The ‘Other’: Dark Currents of Democracy
Arny Mindell, the founder of Process Work and World Work, asserts that everything we encounter is part of our world—part of us. Drawing on Carl Jung, shamanic traditions and Eastern philosophy, he speaks of a world of reflective interconnection, where we are all part of a constant process of emerging. This ongoing becomingness of reality is the dynamic and ephemeral world in which we live and act. We cannot control what is happening, but we can join with the energetic currents of the moment to support the natural evolution of life.
Arny has worked around the world in places of deep and unrelenting conflict, bringing opponents together to speak what has not been spoken and to listen to what has not been heard. I have attended some of his trainings and I have never seen a human being so genuinely delighted with whatever is happening. His certainty in that the ‘arc of history bends toward justice’ is palpable as he works not to contain or smooth over conflict, but to find out the essence of the problem in the assurance that the current disturbance is exactly what reality needs to move forward.
This Process Work position is not so much something to be believed, but rather a perspective from which we can engage in our lives and the world around us. If everything we encounter is part of our world, it means that ‘the other’ that we wrestle with is part of us. This ‘other’ usually appears as an embodiment of what I am not. All of the qualities I do not see in myself, I project onto some person or group because I can’t admit to them in myself. Jung called this the ‘shadow’ – that part of ourselves that we have not fully integrated.
For more than a year now, Trump has been rousing crowds around the country with promises of ‘getting rid of the bad actors.’ He populates the world with dangerous ‘others’, then proposes to undercut democratic principles and processes in the name of necessary safety. It’s the Muslims. It’s the Mexicans. It’s the fictitious rise in crime. We are in danger and we must be strong. We don’t have time for the niceties of due process.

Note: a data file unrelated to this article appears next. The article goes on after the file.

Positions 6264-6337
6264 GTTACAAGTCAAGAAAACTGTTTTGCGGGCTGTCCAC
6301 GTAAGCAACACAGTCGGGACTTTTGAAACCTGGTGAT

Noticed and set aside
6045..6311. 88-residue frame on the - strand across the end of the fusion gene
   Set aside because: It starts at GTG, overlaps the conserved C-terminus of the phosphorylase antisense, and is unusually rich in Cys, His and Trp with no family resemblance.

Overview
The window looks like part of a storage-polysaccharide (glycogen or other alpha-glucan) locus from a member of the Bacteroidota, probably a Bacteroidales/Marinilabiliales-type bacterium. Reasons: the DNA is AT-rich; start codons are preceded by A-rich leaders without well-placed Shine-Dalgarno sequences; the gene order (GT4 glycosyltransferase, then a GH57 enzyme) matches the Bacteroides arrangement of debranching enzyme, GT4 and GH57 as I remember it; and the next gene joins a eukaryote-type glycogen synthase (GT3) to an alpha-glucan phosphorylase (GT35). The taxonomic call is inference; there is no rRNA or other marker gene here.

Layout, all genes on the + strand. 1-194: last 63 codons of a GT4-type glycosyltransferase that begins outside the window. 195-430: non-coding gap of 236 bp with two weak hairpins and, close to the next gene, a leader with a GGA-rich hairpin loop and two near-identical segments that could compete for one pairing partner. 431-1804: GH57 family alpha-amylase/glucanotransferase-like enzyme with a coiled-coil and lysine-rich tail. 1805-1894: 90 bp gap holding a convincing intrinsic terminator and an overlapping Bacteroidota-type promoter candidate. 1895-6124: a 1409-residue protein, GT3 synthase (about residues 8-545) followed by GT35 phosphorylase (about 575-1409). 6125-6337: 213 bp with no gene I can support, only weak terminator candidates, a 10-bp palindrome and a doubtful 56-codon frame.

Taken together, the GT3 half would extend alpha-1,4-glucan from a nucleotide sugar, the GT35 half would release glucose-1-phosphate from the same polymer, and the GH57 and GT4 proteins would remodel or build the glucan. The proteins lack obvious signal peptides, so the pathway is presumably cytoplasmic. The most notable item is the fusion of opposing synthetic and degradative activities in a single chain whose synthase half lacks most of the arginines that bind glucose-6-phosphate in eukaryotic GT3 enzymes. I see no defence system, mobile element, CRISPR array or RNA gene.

So it was in the fifties with Joe McCarthy and ‘Communists’. So it was with almost every wave of immigrants into our country – the Chinese and Japanese, the Irish, the Italians, the Poles. Every group is initially seen as ‘the other’ – almost sub-human. It is essential for us to see the perennial appeal of this response to anxiety: blame someone else.
But I can’t recount this American history without going further back. The very foundation of our country rests on a hatred for and extermination of ‘the other.’ Our great nation, which we claim is based on the principles of liberty and justice for all, has its roots in the extermination of native peoples and the enslavement of black people on an unprecedented scale. You and I did not do this, but we must begin to take responsibility for the racism and violence that is woven into the fabric of our great democracy.
Our work to preserve the foundation of democracy in our country in the face of Trump’s daily assaults must to include a new awareness of and work to undo the ongoing structures of racism and economic violence that have been conveniently hidden from many of us.